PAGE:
NIGHTSTREAM Day 1: It Cuts Deep

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Ashley (Quinn Jackson) has one hell of a vacation.

Christmas is a time of year that is particularly special for children, so it’s fitting that Ashley (Quinn Jackson) would choose that time of year to talk to goofball boyfriend Sam (Charles Gould) about the possibilities of marriage and kids. On a trip to Sam’s hometown over the holidays Ashley attempts to bridge the conversation while Sam continues to make light of things and clown around. When Nolan, (John Anderson) a childhood buddy of Sam’s, runs into the couple and quickly begins to outwear his welcome, new insights into Sam’s childhood come to light and things quickly spiral out of control.

This movie is the feature film debut of writer and director Nicholas Santos (known for his short film Mother F**ker) and he comes out guns blazing with this thing. From the first swing of a machete to the blood soaked finale it never lets up or lets itself get boring. Santos wears his genre influences on his sleeve too, sometimes quite literally. Nolan’s work coveralls evoked Michael Myers and watching the slowly unraveling flashback sequence I couldn’t help but think of Sleepaway Camp.

Unlike some more laughable horror features, however, It Cuts Deep is in on the joke. In between its moments of terror the film balances things out with plenty of dark humor largely provided by Gould whose standup comedy background serves him well as the screwball male lead. I literally laughed out loud as he verbally sparred with a child and father at a public restroom early in the film, and he only gets more unhinged as things progress. Anderson likewise provides laughs as a demented, but handsome, foil to Sam that channels equal parts Ted Bundy and Seann William Scott.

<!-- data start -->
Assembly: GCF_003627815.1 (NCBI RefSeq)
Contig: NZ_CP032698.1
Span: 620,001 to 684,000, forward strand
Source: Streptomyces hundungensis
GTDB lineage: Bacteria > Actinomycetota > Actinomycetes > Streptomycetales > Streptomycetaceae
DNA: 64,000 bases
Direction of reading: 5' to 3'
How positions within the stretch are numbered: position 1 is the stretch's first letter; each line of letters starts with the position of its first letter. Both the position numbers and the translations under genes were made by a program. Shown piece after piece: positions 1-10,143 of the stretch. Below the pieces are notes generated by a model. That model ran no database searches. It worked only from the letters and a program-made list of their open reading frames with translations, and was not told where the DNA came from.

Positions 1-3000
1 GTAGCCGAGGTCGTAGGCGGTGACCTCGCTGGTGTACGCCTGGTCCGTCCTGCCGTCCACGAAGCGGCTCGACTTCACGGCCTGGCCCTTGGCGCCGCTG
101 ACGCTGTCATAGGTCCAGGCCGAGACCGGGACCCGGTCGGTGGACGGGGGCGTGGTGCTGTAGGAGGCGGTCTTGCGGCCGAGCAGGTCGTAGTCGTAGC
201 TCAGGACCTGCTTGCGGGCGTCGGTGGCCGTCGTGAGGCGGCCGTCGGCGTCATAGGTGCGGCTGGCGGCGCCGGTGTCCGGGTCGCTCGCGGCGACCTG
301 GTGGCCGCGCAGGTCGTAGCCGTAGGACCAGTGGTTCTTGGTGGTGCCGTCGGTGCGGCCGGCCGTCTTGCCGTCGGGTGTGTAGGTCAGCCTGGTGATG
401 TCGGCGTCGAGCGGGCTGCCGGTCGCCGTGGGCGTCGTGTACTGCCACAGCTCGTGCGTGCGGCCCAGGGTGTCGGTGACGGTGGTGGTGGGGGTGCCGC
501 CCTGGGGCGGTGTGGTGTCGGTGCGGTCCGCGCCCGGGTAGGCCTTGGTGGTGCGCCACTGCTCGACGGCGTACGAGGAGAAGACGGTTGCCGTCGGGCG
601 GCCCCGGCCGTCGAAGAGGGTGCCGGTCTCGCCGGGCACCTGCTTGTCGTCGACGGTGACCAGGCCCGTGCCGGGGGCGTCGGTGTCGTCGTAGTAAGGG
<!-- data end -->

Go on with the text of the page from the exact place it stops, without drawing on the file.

Jackson’s Ashley is the only one playing things straight in this chaotic trio and she guides the audience as the pendulum swings back and forth between Sam and Nolan over who is the most insane. She puts her heart into every scene and gives an emotionally complex performance that inspires genuine concern for her in the face of increasingly strange circumstances. I hope to see more of what she brought to this role in future performances!

Of course the film is not without its imperfections. The production is a little scrappy (the movie was shot at Santos’ parents home in Cape Cod) and there are some minor plot lines that feel unresolved. But for every slight hiccup, there are strokes of filmmaking genius. The use of shadows as Nolan slinks around the yard in a Santa costume, the dark ambient tones weaving through the score side by side with chipper Christmas tunes, cutting on action and knowing when to let the scene breathe so Gould’s lunacy can play out.

It’s all of these little details that make the movie worth your time and attention. If you’re looking for something light to watch after this winter’s screening of Black Christmas, It Cuts Deep will do the trick.

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